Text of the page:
Yesterday I had the great pleasure of attending a screening of Alfred Hitchcock’s fantastic 1948 film Rope at the historic Senate Theater in Detroit.
Most well-known for its organ concerts performed on a 1928 Wurlitzer organ originally housed at the Fox Theater, the Senate also hosts film festivals, premieres and classic screenings throughout the year. (Heads up: In May, they’ll be showing Buster Keaton’s The General with live organ accompaniment. If you live in the metro Detroit area this is going to be an event you don’t want to miss! Check out the theater’s website for more details.)
Owned and operated by the Detroit Theater Organ Society, the theater has been beautifully restored and continues to undergo renovations. The lobby in particular is stunning, with chandeliers, display cases of relics from the past and a concession stand where you can get a bag of popcorn and two beverages for only five bucks.
I would enjoy any screening attended at the Senate because the theater is so nice and the DTOS is obviously so passionate about keeping its history alive. A Hitchcock screening, though, was bound to be particularly enjoyable because I’m such a huge fan of the director.
Live music was performed on the organ before the show began and during the intermission. Two short subjects were also shown before the film: Looney Tunes “Don’t Give Up the Sheep” and Merrie Melodies short featuring Tweety Bird. Both of these shorts were a lot of fun to watch. Warner Bros. shorts are always great to watch with a live audience because everyone in the audience is usually very fond of them, and they bring a lot of laughs. I heard more than one person whisper “YESSSSSS” when the Merrie Melodies logo popped up on screen.
The film itself was just as fun to watch. It had been a few years since I’d seen it, and I was excited to watch it on the big screen for the first time.
Rope tells the twisted tale of two men who commit a murder. Brandon and Phillip are two intelligent young lads who decide that they want to commit the “perfect crime” together. Their victim is David, an old friend from school.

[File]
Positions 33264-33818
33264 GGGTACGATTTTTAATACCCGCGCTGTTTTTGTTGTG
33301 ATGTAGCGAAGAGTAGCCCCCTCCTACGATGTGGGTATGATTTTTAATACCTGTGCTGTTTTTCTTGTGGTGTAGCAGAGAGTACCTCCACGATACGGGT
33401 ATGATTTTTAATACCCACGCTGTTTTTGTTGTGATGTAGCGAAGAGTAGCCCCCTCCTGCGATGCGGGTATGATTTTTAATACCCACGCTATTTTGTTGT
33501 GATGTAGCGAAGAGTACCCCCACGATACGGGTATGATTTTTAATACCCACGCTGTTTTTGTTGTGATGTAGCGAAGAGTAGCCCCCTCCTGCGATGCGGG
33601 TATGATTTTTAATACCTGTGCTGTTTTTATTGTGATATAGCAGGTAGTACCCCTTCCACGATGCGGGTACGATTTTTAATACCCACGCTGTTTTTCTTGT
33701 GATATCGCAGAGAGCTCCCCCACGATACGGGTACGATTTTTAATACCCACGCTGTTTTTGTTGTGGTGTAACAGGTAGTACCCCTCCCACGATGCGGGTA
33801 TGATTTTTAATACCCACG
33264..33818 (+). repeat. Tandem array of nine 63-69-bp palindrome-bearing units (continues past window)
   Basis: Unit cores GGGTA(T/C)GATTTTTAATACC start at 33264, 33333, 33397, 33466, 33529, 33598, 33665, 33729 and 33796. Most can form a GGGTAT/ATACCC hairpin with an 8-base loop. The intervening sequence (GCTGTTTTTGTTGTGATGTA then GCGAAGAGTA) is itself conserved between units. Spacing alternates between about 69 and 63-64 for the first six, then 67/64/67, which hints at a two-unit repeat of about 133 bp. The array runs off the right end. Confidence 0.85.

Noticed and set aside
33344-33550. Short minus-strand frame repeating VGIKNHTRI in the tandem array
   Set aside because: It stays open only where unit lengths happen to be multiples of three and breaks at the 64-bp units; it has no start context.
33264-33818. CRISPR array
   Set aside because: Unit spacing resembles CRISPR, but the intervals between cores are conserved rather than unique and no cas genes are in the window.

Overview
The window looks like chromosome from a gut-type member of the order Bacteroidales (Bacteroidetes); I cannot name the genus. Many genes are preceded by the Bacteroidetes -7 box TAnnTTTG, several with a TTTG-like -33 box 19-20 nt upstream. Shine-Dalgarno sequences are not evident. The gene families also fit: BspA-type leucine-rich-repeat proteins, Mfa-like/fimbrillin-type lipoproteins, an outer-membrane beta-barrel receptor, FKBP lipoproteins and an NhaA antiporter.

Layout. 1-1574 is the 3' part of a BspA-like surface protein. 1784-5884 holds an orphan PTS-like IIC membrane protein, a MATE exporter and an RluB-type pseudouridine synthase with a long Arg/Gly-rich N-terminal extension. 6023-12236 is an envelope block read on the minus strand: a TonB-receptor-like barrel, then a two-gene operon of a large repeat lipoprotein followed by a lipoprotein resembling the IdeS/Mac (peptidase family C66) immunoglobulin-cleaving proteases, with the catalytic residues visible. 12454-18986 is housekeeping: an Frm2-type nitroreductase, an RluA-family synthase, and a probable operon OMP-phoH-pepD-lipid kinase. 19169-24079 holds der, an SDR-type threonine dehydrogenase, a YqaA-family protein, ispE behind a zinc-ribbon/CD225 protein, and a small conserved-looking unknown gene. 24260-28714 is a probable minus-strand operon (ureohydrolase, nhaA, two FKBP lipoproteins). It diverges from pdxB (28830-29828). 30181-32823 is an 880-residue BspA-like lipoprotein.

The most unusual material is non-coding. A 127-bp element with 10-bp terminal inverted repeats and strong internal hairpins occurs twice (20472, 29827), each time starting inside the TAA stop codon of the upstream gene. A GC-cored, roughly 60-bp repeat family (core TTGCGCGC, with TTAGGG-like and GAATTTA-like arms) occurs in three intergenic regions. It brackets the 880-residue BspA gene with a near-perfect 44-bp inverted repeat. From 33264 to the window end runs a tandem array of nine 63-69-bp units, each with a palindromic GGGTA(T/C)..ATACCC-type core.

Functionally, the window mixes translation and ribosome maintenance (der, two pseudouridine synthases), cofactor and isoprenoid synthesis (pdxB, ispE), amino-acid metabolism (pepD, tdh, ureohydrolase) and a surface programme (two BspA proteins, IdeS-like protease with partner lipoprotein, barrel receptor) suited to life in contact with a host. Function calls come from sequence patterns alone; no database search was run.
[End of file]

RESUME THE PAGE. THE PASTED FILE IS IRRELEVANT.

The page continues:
After strangling David and stuffing his body into a wooden chest, Brandon (John Dall) and Phillip (Farley Granger) host a dinner party in the very room where David’s body is hidden. Attending the party are David’s girlfriend, Janet (Joan Chandler); Mrs. Wilson (Edith Evanson), the maid; David’s father (Cedric Hardwicke); David’s rival, Kenneth (Douglas Dick); and a professor (Jimmy Stewart) who Brandon and Phillip knew in college.
The film is based on a 1929 play which was loosely inspired by the true story of the “perfect crime” committed by Nathan Leopold and Richard Loeb.
I think I loved the film even more upon re-watching than I did when I viewed it for the first time. The “continuous shot” style in combination with the use of only diegetic sound really makes the audience feel like a part of the morbid party.
There are quite a few striking scenes packed into the film’s 82 minute running time. Personal favorites include the shot of Brandon dropping the rope into the drawer as the kitchen door swings, and Mrs. Wilson slowly clearing the “table” at the end of the party, leaving the viewer in anticipation of her opening the chest.
The wit of Rope’s dialogue is even more apparent when there are dozens of people snickering along. Jimmy Stewart and John Dall bring the greatest amount of snark through their characters. Both of these men give great performances, and I’m always particularly impressed with Dall’s ability to spew his character’s completely deranged words with a straight face. His performance is incredibly convincing.
The film’s slight edge of corn, brought on mostly by Farley Granger’s performance, also shows itself more at a public screening than it does at a home viewing. Nearly every person in the theater was cracking up during the scene when Granger “drunkenly” begins yelling at Jimmy Stewart about his drink.
It was announced at the Rope screening that the theater will soon be receiving a brand new and much larger movie screen which should be in place within the next month (hopefully in time for that screening of The General!). The Senate is already “hidden gem” of the city, and it’ll only get better as the DTOS continutes to dedicate themselves to preservation of the organ and the theater.